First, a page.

The purpose of the Buzz Virtual Machine (BVM) is to collect sensor data, process incoming messages, execute a portion of the uploaded bytecode, apply values to the robot's actuators, and send messages to nearby robots. As shown in the picture on the left, to perform these tasks the BVM is formed by a number of interconnected components.

Information flow. The sensor data and the incoming messages are collected through the robot C API. It is the task of the designer who integrates the BVM with a specific robot to map sensor values to Buzz primitives (e.g., through tables and variables) and to pass incoming messages to the BVM input queue. Once this is done, the other components of the BVM crunch the data and produce an output. The output can be exported in two possible ways: through variables or through function calls. Again, it is the task of the designer to decide whether it makes more sense that a certain robot feature is mapped to a Buzz variable or to a function call. For more information see Integration with C/C++.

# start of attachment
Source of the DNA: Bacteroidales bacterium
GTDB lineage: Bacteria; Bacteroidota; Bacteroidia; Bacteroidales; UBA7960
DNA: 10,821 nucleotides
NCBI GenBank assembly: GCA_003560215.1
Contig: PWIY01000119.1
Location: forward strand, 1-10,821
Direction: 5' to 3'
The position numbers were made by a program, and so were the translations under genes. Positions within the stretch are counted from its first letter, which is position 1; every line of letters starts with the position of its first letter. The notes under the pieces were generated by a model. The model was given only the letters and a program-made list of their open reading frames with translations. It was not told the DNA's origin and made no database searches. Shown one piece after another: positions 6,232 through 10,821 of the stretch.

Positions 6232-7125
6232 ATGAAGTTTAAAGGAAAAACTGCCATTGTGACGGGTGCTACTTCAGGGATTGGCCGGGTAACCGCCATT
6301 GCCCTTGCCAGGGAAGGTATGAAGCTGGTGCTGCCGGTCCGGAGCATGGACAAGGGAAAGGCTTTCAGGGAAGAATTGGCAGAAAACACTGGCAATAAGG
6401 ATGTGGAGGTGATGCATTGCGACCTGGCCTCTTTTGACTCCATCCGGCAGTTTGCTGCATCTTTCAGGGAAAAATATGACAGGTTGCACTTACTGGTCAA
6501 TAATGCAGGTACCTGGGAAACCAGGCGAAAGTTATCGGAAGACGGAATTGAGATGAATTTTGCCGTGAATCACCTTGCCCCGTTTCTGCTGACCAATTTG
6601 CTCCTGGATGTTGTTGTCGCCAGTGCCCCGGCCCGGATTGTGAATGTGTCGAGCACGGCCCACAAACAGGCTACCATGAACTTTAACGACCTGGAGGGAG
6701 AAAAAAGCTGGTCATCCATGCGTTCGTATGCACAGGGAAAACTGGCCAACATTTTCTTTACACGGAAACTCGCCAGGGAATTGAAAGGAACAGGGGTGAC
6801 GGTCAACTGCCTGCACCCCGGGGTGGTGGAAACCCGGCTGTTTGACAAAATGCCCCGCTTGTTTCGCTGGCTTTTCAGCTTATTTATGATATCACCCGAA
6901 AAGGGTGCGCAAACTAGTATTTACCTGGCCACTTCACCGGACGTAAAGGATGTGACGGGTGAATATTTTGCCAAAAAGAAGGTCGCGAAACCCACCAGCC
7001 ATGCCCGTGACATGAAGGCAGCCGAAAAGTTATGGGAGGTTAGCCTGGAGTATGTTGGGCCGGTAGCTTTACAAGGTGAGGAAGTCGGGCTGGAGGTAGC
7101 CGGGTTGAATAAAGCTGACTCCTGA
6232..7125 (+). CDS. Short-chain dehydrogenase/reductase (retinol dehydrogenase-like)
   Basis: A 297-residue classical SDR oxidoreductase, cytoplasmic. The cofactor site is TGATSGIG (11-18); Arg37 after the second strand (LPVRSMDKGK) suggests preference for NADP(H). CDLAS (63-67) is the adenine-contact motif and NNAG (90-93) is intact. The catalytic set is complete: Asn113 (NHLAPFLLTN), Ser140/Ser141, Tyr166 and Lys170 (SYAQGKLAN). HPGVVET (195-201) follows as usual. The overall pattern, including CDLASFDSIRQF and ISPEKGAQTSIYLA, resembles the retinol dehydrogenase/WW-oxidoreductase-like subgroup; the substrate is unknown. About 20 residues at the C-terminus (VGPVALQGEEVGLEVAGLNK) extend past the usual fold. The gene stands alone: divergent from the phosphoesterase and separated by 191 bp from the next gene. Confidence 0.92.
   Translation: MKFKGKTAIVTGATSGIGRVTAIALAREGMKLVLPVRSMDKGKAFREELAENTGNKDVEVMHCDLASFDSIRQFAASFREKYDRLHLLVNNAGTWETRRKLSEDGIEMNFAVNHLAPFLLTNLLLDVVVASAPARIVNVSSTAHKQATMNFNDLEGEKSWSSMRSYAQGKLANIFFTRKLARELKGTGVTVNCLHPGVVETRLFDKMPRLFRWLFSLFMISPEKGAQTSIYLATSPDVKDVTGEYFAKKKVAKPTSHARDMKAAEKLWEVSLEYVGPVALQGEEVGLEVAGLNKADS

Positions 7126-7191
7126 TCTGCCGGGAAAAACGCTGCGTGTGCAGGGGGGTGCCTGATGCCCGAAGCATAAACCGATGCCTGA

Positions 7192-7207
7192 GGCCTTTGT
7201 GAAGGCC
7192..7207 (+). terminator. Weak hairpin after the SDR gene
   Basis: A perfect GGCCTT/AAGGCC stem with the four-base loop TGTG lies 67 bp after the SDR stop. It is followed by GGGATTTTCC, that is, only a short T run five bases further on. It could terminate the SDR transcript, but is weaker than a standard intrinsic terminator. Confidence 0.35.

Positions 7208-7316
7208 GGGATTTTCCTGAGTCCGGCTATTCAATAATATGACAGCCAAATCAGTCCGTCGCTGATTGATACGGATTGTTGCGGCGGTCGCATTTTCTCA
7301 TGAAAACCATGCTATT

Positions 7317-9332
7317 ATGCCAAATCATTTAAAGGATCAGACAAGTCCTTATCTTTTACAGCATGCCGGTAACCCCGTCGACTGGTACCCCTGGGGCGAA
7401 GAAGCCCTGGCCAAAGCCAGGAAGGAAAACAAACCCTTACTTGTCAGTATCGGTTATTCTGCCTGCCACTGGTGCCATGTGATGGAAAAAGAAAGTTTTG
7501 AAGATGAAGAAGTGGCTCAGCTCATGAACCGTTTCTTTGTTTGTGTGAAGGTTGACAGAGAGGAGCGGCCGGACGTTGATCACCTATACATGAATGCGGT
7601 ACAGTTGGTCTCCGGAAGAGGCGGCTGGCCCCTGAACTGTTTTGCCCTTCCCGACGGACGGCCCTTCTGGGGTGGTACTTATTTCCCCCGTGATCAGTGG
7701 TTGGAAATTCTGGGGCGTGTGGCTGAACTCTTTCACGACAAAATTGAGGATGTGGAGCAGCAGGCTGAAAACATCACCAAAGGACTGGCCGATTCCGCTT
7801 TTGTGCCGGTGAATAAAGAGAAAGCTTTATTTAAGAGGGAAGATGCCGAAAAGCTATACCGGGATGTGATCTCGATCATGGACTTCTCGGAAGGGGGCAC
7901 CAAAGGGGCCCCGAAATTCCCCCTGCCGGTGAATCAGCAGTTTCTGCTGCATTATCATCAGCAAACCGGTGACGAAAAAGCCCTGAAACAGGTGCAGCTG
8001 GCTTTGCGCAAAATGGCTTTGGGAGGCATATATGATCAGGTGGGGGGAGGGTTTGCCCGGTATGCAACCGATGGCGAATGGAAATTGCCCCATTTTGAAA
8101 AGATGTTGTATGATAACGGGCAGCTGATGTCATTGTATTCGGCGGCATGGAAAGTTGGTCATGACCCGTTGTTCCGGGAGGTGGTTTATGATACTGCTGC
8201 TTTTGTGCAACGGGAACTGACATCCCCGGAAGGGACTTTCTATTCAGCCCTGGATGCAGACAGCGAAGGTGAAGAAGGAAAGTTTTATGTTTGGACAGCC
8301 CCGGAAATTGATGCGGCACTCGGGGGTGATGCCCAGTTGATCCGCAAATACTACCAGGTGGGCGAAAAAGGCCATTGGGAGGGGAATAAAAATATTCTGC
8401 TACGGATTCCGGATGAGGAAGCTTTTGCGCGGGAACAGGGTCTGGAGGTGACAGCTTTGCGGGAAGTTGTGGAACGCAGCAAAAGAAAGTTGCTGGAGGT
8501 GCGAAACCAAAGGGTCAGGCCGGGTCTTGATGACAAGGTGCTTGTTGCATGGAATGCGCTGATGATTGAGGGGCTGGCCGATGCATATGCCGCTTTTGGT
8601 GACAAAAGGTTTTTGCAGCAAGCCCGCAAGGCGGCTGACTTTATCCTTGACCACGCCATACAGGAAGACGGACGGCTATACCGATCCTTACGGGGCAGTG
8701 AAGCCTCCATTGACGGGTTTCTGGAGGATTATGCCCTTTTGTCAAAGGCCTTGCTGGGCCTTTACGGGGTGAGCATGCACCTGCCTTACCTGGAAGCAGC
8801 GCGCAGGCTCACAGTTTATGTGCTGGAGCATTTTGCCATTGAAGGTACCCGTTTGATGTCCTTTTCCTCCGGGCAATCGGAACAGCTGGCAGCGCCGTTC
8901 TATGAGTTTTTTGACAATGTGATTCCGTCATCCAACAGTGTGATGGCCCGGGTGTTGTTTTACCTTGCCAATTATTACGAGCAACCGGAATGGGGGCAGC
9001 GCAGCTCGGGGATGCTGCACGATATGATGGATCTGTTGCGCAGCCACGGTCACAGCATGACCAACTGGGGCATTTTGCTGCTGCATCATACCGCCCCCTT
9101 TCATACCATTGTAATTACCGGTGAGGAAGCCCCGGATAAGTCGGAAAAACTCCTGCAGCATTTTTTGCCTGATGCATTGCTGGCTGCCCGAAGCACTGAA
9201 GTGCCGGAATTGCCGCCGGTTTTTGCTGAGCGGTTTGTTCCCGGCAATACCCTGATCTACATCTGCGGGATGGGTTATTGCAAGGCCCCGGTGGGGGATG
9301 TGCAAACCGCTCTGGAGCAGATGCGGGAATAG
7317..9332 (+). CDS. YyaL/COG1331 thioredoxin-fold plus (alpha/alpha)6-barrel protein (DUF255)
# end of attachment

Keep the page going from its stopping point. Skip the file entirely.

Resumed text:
The stacks. The BVM is a stack-based machine. This means that the computation proceeds by manipulating a stack. Each operation either adds elements to the stack, or removes them, or substitutes them with different ones. Internally, Buzz actually manages a stack of stacks. Each stack corresponds to a function call. Upon calling a function, a dedicated stack is pushed and the function is executed; upon exiting from a function, the corresponding stack is popped and the execution proceeds with the caller code. The reason why multiple stacks are used is twofold: (i) The BVM uses closures to support functions as first-class language objects; and (ii) Swarm management is achieved through dedicated stacks.